How singer Nadine Shah has become joint favourite to win the Mercury Prize
Nadine Shah could be set for a career-changing night after being installed as joint-favourite to win the prestigious Mercury Prize.
Her rise to the verge of winning such a prestigious accolade has been a slow-burning one.
The 32-year-old singer-songwriter was born in Whitburn, to an English mother from South Shields of part-Norwegian ancestry and a Pakistani father.
She now divides her time between the village and Camberwell in London, so she can be close to the centre of the UK music industry.
The owner of a rich, soulful voice, she released two EPs, Aching Bones and Dreary Town, before her debut album, Love Your Dum and Mad, emerged to critical acclaim in 2013.
The album was made with trusted collaborator and producer Ben Hillier, who has worked with the likes of Depeche Mode, Blur, Does and Elbow.
A stint on the road with Depeche Mode followed, and she opened for Bat for Lashes and played live at Vivienne Westwood's London Fashion Week show.
Second album Fast Food (2015) built on the bruised honesty and charm of its predecessor, and showed Shah stepping out from behind the piano and growing in confidence.
In 2016, she and Hillier scored the Northern Stage production of Get Carter, which included original pieces and the re-imagining of music by iconic 1960s Newcastle band The Animals.
Her latest record, Holiday Destination, released in August 2017, is the one which earned her the Mercury Prize nomination, and could catapult her to stardom.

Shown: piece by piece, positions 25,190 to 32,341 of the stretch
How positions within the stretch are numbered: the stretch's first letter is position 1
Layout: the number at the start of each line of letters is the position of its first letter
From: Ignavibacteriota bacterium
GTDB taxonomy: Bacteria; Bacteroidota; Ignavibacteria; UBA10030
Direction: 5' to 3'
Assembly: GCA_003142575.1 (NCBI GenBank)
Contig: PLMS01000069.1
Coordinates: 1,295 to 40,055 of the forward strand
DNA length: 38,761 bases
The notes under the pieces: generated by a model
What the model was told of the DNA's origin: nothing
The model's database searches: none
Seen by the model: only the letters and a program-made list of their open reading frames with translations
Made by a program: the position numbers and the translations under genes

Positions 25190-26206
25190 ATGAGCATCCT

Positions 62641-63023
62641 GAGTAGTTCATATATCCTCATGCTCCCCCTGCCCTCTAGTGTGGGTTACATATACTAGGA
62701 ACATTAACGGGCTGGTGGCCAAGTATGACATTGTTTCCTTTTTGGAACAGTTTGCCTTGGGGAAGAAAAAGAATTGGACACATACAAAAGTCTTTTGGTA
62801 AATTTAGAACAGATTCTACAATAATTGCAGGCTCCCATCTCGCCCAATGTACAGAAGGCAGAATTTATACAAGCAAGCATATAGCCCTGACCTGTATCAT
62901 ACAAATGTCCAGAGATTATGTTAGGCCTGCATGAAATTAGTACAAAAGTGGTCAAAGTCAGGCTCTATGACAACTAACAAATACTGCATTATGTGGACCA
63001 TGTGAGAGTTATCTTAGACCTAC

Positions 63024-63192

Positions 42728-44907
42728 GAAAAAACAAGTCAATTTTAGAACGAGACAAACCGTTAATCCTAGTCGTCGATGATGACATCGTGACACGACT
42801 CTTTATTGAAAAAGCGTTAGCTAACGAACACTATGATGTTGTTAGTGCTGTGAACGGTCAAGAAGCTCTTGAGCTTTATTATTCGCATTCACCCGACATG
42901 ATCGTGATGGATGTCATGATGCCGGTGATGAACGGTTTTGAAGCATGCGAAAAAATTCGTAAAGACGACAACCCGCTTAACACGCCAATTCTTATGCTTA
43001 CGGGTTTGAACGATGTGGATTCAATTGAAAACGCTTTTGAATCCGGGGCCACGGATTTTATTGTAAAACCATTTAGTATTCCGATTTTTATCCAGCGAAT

As well as pocketing a cheque for Â£25,000 - invaluable for independent artists - previous Mercury Prize winners have experienced a huge surge in record sales.
Bookmaker William Hill makes Shah 9/2 joint-favourite to win the prize, the same odds as jazz group Sons Of Kemet, and just ahead of rapper King Krule, a 5/1 shot.
She is also ahead of big names such as Florence & The Machine, Noel Gallagher's High Flying Birds and previous winners Arctic Monkeys.
Other past winners of the award, which was launched in 1992 as an alternative to The Brits, include Primal Scream, Pulp, Franz Ferdinand, and PJ Harvey - the only artist to win it twice.
Shah could be in line for a unique treble: earlier this month, Holiday Destination won the Association of Independent Music’s independent album of the year award.
And she has also been nominated for best breakthrough act at the Q Awards, which take place in London next month.
The Mercury Prize, sponsored by Hyundai, celebrates and promotes the best of UK music, recognising artistic achievement across a range of contemporary music genres.
The judges said this year's shortlist "celebrates albums by musicians at all stages of their careers, but with a shared belief in the importance of music for navigating life’s challenges – whether personal or political, falling in or out of love, growing up or looking back, angry or ecstatic".
The full list of nominations is:
Arctic Monkeys – Tranquility Base Hotel & CasinoEverything Everything – A Fever DreamEverything is Recorded – Everything is RecordedFlorence + The Machine – High as HopeJorja Smith – Lost & FoundKing Krule – The OozLily Allen – No ShameNadine Shah – Holiday DestinationNoel Gallagher’s High Flying Birds – Who Built the Moon?Novelist – Novelist GuySons of Kemet – Your Queen is a ReptileWolf Alice – Visions of a Life
The 2018 Awards Show is on Thursday, September 20, at the Eventim Apollo, Hammersmith. It will feature live performances from many of the shortlisted artists, include Nadine Shah.
The evening culminates in the announcement of the overall winner of the Mercury Prize for Album of the Year.
There will be live TV and radio coverage on BBC Four and BBC Radio 6 Music.